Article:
For the Discussion Forums, you will read the questions/topics and, after completing the reading assignments, should be able to discuss your findings and share opinions. Your posts should reflect academic, polished, respectful writing — think of your posts as essays. Points will be deducted for errors in grammar, punctuation, and spelling.
You are to add to each Discussion Forum at least twice. One post is to be your original thought post on the questions/topics, and the second post is your response to someone else’s post. The response post should be just as substantive as your original thought post. Agreements, praise, and re-stating what either the original author or you wrote in the original thought posts do not count as substance and will not receive credit. It is completely fine to agree/disagree and express your praise for the original author’s points but remember that those statements will not count as substance in your response post. Think of it as a discussion you are having with that student — how might you respond to what she/he said? You might relate some relevant personal experience or knowledge, a memory or idea invoked by their post, describe additional examples of the ideas/themes being discussed, or provide additional relevant information that perhaps the student did not include in their post. What relationships can you make between the content of their post and your own life?
Cutting and pasting information from the text, internet, or any other source is not allowed. Your posts should be written in your own words. This is a respectful forum for discussion. Foul language or posts in poor taste are not allowed. Repeated offenses will earn a zero for the discussion boards, and you may be banned from posting.
1) What is the overall difference between the elements of form and the principles of design?
2) Describe how the two work together to form a composition.
3) Analyze a work of art from another chapter in the textbook (not Chapter 7) to describe how an artist uses both the elements and the principles to create a strong composition. You must be specific and thorough in your explanation to receive credit. Your analysis should include both the identifications and descriptions of the principles, including how the artist used the elements to convey the principles. Go beyond identification and thoroughly describe . See below for more information on that. Make sure to also identify the artwork with its title, artist’s name, and date of creation.
4) Explain how your understanding of the principles of design helps you in experiencing and describing this work of art.
Organize your answers into an essay, making sure that each of the four prompts above is thoroughly addressed/answered.
***For part 3) of this discussion forum, since the visual elements are used to convey the principles of design, I recommend forming your analysis around the principles of design. In order to analyze the principles of design, you will naturally need to identify and describe the elements as well. For example, an analysis of just the unity in Alphonse Mucha’s 1900 lithograph The Seasons: Spring might go as follows:
Principle of Design: Unity
Identification: Alphonse Mucha’s The Seasons: Spring conveys the principle of unity through the consistency in the visual elements used to portray the figure, the natural elements in the scene, the background, and even the frame-like pattern around the perimeter of the work.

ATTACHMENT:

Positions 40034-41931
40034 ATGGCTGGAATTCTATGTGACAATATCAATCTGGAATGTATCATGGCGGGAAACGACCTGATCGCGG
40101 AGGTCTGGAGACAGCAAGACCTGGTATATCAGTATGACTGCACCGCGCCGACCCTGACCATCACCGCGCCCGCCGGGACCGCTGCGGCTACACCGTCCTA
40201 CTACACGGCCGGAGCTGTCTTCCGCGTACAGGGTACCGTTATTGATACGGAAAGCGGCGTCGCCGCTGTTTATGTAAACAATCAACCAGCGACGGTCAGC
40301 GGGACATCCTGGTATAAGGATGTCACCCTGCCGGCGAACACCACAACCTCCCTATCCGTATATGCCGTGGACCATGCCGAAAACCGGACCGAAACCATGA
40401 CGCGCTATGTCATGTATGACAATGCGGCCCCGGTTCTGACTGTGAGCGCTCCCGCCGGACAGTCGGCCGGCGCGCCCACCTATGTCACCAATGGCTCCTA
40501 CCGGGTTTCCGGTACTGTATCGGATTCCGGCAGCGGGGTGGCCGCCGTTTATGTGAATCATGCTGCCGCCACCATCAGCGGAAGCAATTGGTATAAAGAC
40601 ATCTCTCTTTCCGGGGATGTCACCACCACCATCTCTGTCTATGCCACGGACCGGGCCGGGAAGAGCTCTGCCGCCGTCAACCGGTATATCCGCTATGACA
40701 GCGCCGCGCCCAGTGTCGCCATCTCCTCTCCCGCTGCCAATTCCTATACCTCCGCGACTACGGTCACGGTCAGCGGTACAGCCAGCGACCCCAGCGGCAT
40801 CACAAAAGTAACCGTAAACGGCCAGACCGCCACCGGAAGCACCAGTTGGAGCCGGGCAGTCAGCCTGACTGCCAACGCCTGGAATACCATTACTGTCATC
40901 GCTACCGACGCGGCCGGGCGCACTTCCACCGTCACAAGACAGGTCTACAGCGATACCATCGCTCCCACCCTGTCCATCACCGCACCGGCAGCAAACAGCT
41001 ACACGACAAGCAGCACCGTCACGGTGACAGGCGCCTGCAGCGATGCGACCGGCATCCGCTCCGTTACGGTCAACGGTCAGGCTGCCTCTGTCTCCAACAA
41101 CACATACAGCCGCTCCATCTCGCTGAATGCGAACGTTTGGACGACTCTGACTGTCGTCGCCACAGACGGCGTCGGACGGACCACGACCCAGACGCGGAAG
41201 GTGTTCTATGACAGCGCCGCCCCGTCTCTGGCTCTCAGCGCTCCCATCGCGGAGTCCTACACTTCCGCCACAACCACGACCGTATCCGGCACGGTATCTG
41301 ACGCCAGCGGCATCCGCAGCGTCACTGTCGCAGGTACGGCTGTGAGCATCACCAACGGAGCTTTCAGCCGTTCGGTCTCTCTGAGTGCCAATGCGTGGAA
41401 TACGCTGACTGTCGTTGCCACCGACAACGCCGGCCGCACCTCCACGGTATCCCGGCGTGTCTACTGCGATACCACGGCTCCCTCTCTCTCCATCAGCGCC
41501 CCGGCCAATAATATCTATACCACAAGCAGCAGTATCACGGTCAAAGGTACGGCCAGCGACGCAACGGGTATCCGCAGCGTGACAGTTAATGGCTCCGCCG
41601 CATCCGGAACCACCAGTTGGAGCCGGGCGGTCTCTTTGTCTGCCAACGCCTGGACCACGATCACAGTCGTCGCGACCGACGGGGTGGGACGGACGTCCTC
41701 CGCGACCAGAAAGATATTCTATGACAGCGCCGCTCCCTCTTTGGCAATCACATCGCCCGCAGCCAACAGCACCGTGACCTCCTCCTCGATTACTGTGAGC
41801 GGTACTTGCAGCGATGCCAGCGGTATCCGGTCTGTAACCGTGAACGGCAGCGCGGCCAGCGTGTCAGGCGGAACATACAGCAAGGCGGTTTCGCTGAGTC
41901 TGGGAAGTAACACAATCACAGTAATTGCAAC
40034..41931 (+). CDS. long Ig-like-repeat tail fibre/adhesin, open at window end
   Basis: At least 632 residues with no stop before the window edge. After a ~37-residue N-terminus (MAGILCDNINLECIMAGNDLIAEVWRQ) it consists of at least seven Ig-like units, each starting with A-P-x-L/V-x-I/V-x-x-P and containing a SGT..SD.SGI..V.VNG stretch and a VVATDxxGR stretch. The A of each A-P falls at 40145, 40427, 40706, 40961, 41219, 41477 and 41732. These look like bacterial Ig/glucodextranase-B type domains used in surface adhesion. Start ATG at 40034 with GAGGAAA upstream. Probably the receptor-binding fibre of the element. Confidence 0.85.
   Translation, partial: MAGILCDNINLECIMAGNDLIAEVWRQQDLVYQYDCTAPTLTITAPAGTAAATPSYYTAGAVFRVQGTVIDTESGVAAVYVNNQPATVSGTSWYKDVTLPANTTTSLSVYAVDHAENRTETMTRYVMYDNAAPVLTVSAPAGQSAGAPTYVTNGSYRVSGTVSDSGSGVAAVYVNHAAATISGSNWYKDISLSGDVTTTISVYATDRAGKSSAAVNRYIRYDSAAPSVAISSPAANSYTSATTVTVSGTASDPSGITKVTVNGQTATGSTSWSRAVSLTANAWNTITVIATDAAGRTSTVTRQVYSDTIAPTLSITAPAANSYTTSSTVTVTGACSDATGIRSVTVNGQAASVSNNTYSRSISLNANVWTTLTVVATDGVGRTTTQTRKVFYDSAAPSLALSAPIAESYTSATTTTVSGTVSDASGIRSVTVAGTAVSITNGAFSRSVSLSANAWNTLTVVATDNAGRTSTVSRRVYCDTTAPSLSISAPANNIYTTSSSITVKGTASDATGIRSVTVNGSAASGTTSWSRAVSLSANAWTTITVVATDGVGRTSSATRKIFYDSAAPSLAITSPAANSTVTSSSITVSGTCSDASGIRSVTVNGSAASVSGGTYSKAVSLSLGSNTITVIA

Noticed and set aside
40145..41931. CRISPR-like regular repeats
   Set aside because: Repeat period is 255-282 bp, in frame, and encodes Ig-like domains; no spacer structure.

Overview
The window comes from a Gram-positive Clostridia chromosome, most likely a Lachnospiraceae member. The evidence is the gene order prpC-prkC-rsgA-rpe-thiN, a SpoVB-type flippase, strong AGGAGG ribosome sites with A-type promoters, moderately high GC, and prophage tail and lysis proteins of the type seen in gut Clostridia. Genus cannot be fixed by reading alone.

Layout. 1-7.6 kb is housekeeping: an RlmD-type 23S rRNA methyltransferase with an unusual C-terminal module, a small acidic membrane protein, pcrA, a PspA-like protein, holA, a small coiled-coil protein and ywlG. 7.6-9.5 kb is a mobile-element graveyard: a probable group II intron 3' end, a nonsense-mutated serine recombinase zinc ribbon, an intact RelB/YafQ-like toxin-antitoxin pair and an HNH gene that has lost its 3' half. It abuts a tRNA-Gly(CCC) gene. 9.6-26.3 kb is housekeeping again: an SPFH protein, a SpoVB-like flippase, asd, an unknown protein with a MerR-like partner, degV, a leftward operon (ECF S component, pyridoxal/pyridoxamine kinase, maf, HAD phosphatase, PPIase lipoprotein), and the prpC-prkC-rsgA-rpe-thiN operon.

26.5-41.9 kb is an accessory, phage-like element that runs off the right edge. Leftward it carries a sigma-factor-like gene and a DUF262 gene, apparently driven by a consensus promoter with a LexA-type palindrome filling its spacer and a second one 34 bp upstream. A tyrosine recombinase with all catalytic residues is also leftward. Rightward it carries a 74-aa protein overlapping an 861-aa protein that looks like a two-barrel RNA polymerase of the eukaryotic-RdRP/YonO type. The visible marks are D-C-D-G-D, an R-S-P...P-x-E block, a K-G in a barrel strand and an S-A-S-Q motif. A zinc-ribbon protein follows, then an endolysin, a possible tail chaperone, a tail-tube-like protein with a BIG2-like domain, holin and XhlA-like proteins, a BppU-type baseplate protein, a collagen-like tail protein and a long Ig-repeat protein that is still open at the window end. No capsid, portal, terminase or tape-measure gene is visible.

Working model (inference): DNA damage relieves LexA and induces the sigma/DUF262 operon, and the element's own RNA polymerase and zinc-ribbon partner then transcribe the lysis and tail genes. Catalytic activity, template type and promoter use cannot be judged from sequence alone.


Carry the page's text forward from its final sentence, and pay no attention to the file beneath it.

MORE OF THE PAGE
[This statement conveys that I know what unity is (a principle of design that can be conveyed through consistency in the visual elements) and that I can identify it in a specific work of art. It is more of a broad, general statement. It does not go into too many specifics yet. Those will come with the description below. Remember that one of the purposes of the discussion forums is an opportunity for you to convey that you know the concepts that we are studying — do not assume that I know that you know what unity is, for example.]
Description: The crisp, thin, black lines used to convey the contours of the figure are also used in the contours of the flowers that the figure holds, the plants that wrap around the figure’s legs, and the plants that are at the figure’s feet. They are a bit thinner in the plants, but the visual connection still remains. This similar line work is also used in the frame-like design that surrounds the scene and even in the pattern of arrows and crosses on that frame. This consistency in the lines helps to unify the work, making it read as a whole There is a similar green color used in the figure’s flowing gown, the frame, and the flowers she is holding. The pink color used in the background is similar in hue and value to the colors used in the figure’s hair, shawl, and the ground on which she stands. All of the colors used in the work are not highly saturated; their intensity has been somewhat decreased. This similarity in colors used throughout the work also helps to unify it.
[These statements delve deeper into the initial observation made in the identification, analyzing and explaining it further. Specifics and details from the artwork are used to help further convey the points I am making. The visual elements of line and color are identified, and the types of each element are described. The art terminology that we have been learning is used to more effectively make my points.]
It is important to note that the uses of line and color are not the only ways that this artwork conveys unity. There are many others. In your analysis, you do not have to include all of the ways in which each principle is conveyed, but pick a couple of the visual elements to describe how that principle is conveyed. Remember also that the above example is an analysis of only the principle of unity. Your analysis should include identification and description of the other principles as well — including, but not limited to — variety, balance, movement, rhythm, scale/proportion.